ABC News' Sunlen Miller ( @sunlenmiller ) reports:
The Senate will hold a cloture vote on the motion to proceed this Saturday on the Cut, Cap, and Balance Act which the House of Representatives passed last night.
Senate Majority Leader Harry Reid, D-NV., announced on the Senate floor this evening that the vote will occur on Saturday morning, but that he still “hopes” that a deal could be worked out to vote sooner.
Senate Minority Leader McConnell, R-KY., took to the floor immediately after and said that he welcomes a debate over Cut, Cap and Balance and that he is looking forward to a Saturday vote.
The plan has no hopes of passing in the democratically controlled Senate. Democrats skewered the plan today on Capitol Hill, calling it “political theater,” a “waste of time,” a “show vote” and announced it dead on arrival after the House sent it over this week.
“What a sham! What a scam!” Senator Mikulski, D-MD., said today, “I'd be tempted to just blow it off if it were not so cruel, stupid and dangerous. It's cruel because it invents new rules of how we're going to calculate Social Security, what we're going to do to Medicare. It's stupid because it doesn't solve our problems. And it's dangerous because it could bring our economy down. It does cut, cap and kill Medicare, but it could very well kill the future of our country.”
Democrats have argued that voting on something that everyone knows won’t pass in the Senate, and the president has said he will veto if it reaches his desk is a waste of time as the clock ticks closer to August 2nd to reach a deal on raising the debt ceiling.
“It's time for Republicans in the House and the Senate to end the political shenanigans; to drop their DOA plan to cap, cut and kill Medicare and to begin working with Democrats to solve our fiscal crisis,” Senator Schumer, D-NY., said today, “The clock is ticking. All eyes are on us. We need to act responsibly.”
Senator Tom Harkin, a Democrat from Iowa called the plan extreme, and had a little fun with the Republicans’ title of their plan.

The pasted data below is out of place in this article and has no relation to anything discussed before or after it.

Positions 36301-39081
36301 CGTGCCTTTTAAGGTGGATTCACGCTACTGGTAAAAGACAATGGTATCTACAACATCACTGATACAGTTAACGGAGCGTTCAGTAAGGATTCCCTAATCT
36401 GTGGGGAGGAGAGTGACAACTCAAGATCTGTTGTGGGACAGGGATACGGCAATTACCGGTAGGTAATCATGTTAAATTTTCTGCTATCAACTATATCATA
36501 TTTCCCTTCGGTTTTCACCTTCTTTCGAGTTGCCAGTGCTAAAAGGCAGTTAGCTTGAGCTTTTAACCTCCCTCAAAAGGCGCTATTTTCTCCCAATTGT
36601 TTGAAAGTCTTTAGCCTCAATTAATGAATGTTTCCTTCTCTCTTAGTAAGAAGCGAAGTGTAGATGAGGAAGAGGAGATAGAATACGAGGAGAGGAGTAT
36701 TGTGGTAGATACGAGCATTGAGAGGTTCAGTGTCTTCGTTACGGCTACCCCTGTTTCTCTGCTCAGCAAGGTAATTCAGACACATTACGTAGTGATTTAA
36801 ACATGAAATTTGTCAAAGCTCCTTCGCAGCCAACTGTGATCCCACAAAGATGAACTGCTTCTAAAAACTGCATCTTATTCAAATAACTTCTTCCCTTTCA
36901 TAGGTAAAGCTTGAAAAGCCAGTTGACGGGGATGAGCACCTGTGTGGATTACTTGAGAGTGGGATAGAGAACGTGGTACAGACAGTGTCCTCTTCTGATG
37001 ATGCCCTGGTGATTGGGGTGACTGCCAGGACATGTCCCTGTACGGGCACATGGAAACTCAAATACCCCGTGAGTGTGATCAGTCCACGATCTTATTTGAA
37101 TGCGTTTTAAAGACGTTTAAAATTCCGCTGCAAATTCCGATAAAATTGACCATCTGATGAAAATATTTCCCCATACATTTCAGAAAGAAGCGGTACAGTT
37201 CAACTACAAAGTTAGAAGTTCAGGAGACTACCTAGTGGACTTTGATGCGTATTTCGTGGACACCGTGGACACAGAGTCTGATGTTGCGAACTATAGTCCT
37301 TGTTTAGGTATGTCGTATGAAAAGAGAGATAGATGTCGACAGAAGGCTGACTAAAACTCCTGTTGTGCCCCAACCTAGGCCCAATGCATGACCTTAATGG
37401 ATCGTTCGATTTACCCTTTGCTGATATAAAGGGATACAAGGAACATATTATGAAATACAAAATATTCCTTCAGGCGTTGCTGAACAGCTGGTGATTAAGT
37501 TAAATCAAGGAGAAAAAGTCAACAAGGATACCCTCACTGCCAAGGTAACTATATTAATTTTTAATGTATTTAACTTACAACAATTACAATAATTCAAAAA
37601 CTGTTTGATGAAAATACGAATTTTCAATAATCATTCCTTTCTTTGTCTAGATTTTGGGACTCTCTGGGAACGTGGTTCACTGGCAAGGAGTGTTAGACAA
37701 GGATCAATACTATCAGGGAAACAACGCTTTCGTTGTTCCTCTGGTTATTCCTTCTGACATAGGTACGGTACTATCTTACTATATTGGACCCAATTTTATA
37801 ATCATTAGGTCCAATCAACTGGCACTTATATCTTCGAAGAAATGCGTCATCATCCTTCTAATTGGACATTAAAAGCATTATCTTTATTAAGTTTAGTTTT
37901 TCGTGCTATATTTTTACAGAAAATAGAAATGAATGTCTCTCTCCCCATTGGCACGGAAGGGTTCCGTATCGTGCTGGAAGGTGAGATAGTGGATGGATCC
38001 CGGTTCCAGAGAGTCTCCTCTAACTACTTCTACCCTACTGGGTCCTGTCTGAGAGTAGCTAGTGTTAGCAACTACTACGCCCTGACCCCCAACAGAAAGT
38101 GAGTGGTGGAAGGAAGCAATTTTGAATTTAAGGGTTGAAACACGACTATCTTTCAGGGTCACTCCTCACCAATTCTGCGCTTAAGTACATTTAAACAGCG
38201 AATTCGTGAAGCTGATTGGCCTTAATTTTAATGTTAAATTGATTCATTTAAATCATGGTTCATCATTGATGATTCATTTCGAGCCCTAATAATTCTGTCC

“The cut isn't just a nick; the cut is more like an amputation: cutting the legs out from underneath the federal government,” Harkin said, “And the cap, is it just a small cap? I prefer to call it a decapitation: taking the head off the federal government's resources and the power to respond to the needs of our country.”
The House of Representatives passed Cut Cap and Balance act Tuesday night by a vote of 234-190 in a vote divided largely down partisan lines. House Democrats were nearly unanimous in their opposition to the bill, although Reps. Dan Boren, Jim Cooper, Jim Matheson, Mike McIntyre and Heath Shuler all joined the Republicans in supporting the measure.
The plan would cut total spending by $111 billion in FY 2012. The legislation would also cap total federal spending by creating a “glide path” that caps spending at 22.5 percent of GDP next year, and gradually decreases spending levels over 10 years levels until locking in at 19.9 percent of GDP in 2021 and beyond.
The legislation would require that Congress pass a Balanced Budget Amendment (BBA) and it would need to be sent to the states for ratification before the president’s request for a debt limit increase is granted.
Senate Majority Leader Reid this week announced that the Senate will stay in session everyday – including weekends – until Congress sends President Obama legislation to avoid a defaulting on the nation’s debts.